Page from the Codex Bobbiensis showing Old Latin.

During the classical period, Prisca LatinitasPrisca Latina and other idioms using the adjective always meant these remnants of a previous language. In the Roman philology, this was always taken to be much older in fact than it really was.

An example would be the phrase Viri Prisci (Old-time Men) which was used to describe the population of Latium before the Founding of Rome.

In the Late Latin period, when Classical Latin was behind them, the Latin- and Greek-speaking grammarians were faced with multiple phases, or styles, within the language. Isidore of Seville reports a classification scheme that had come into existence in or before his time: Latinas autem linguas quatuor esse quidam dixerunt (The Four Latins).

Relief depicting the Salii (National Museum of Rome – Palazzo Altemps).

The Four Latins were Prisca, Latina, Romana, and Mixta. Prisca, to which Isidore dated the Carmen Saliare, was spoken when Janus and Saturn ruled Latium.

Latina, in which period Isidore placed the laws of the Twelve Tables, dated from the time of King Latinus. Romana was basically equal to Classical Latin.

Mixta (mixed) Classical Latin and Vulgar Latin, which is known today as Late Latin. The scheme persisted with little change for some thousand years after Isidore.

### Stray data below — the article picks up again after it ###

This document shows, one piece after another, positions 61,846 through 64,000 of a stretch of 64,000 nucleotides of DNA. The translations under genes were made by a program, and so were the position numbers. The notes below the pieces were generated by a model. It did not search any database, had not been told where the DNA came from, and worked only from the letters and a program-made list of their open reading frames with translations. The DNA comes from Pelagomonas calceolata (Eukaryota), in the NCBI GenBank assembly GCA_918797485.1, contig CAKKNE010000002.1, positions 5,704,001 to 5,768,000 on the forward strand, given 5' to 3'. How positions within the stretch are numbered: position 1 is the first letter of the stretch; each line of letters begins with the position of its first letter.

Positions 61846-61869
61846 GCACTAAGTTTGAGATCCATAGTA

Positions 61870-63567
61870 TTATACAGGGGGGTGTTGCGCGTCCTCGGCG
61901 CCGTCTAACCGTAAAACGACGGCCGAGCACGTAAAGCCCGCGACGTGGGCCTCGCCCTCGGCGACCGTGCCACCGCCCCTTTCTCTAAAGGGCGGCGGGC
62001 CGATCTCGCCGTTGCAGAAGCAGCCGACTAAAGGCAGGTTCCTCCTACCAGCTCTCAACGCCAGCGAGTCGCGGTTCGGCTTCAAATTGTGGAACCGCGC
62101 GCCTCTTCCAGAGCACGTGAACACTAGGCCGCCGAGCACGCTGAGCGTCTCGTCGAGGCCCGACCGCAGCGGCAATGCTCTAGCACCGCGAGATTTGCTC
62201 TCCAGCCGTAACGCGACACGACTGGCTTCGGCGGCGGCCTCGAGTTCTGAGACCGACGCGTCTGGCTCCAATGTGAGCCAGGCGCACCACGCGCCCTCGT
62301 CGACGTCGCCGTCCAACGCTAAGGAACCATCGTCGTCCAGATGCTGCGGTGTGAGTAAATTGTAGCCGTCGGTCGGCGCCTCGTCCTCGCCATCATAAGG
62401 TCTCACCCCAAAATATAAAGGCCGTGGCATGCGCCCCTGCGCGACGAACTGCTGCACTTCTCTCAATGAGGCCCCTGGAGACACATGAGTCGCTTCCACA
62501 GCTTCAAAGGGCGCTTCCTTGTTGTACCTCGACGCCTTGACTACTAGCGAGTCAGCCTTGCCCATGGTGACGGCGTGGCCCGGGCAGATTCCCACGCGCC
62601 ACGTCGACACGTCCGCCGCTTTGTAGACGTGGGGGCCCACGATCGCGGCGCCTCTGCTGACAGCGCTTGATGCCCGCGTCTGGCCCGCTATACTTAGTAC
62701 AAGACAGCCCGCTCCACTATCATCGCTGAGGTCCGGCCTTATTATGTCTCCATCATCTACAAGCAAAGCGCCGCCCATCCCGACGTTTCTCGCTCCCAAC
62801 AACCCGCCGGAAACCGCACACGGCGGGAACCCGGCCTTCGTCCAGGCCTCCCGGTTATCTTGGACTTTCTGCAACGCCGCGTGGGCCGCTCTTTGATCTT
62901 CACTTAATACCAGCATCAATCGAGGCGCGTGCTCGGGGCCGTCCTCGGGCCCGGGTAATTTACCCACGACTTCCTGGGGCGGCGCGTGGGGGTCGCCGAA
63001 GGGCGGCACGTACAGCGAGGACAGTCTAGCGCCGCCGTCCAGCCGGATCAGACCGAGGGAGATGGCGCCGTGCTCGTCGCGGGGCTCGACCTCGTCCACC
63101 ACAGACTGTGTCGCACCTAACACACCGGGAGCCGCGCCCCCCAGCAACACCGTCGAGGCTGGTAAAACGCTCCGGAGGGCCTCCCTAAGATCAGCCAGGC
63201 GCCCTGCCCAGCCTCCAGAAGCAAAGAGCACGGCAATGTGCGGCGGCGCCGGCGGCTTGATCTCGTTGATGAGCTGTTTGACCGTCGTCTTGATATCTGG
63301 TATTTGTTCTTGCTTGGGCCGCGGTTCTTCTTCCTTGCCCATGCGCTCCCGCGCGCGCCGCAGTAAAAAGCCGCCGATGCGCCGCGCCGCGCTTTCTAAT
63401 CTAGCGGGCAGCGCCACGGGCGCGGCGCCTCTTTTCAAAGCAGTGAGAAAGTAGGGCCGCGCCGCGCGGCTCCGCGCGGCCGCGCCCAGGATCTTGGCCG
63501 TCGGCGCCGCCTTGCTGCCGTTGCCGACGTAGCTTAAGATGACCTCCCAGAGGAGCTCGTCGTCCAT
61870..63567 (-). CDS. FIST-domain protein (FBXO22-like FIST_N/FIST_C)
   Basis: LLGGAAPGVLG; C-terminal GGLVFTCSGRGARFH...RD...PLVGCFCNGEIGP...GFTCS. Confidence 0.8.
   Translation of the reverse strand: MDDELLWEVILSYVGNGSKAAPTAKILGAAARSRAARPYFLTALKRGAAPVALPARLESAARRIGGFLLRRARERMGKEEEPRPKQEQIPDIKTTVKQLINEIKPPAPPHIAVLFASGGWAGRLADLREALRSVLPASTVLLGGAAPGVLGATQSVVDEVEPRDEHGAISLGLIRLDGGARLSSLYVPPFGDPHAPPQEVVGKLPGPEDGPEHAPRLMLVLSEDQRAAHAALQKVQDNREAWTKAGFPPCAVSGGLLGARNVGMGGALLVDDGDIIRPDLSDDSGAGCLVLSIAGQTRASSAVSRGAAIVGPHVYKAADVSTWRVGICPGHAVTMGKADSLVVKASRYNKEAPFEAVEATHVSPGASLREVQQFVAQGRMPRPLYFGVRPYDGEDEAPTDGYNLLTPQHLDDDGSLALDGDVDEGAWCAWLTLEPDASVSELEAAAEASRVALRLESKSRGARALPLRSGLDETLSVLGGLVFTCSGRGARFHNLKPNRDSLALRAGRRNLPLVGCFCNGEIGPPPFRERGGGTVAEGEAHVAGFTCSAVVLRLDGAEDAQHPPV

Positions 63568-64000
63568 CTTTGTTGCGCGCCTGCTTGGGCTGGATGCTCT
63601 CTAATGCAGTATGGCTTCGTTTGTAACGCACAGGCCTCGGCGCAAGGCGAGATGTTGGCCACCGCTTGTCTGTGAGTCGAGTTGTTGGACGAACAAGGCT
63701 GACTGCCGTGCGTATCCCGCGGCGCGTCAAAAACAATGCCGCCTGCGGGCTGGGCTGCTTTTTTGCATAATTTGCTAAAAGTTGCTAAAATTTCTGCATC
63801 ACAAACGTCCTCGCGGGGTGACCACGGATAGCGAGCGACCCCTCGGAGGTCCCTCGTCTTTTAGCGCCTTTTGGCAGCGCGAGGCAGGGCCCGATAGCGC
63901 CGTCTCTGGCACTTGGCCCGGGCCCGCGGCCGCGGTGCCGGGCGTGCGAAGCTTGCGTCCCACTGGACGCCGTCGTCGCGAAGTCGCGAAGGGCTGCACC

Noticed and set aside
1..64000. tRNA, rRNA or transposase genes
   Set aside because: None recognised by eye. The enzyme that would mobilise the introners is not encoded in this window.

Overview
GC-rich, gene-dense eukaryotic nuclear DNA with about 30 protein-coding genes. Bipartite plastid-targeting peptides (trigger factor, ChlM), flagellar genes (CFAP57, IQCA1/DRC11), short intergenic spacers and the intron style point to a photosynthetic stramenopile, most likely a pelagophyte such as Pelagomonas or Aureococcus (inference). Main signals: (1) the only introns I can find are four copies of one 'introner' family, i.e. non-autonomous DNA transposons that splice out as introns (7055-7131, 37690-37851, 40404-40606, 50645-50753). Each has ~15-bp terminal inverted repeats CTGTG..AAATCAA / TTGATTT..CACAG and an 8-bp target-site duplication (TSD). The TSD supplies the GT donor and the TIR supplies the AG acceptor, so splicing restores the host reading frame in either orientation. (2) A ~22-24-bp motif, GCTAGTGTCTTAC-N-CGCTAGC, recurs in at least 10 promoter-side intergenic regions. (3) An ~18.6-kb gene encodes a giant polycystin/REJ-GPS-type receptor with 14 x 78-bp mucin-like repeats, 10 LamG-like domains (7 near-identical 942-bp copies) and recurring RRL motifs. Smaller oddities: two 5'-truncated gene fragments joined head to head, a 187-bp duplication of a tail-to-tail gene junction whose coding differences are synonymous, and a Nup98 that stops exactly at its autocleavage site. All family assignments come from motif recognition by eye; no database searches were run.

In 1874, John Wordsworth used this definition:

By Early Latin I understand Latin of the whole period of the Republic, which is separated very strikingly, both in tone and in outward form, from that of the Empire.

Although the differences are striking and can be easily identified by Latin readers, they are not such as to cause a language barrier. Latin speakers of the Empire had no reported trouble understanding Old Latin, except for the few texts that must date from the time of the Kings, mainly songs.

The Carmen Saliare

Thus, the laws of the Twelve Tables from the early Republic were comprehensible. The Carmen Saliare, probably written under Numa Pompilius, was not entirely clear and still remains as such.

An opinion concerning Old Latin, of a Roman man of letters in the middle Republic, survives. The historian, Polybius, read “the first treaty between Rome and Carthage”, which he says “dates from the consulship of Lucius Junius Brutus and Marcus Horatius Pulvillus, the original Consuls after the expulsion of the kings.”

Knowledge of the early Consuls is somewhat obscure, but Polybius also states that the treaty was formulated 28 years after Xerxes I crossed into Greece. This occurred about the time of the Decemviri, in 452 BC, when the constitution of the Roman Republic was being defined.

Polybius says of the language of the treaty “the ancient Roman language differs so much from the modern that it can only be partially made out, and that after much application by the most intelligent men”.

Classical Latin inscription displaying apices from the shrine of the Augustales at Herculaneum.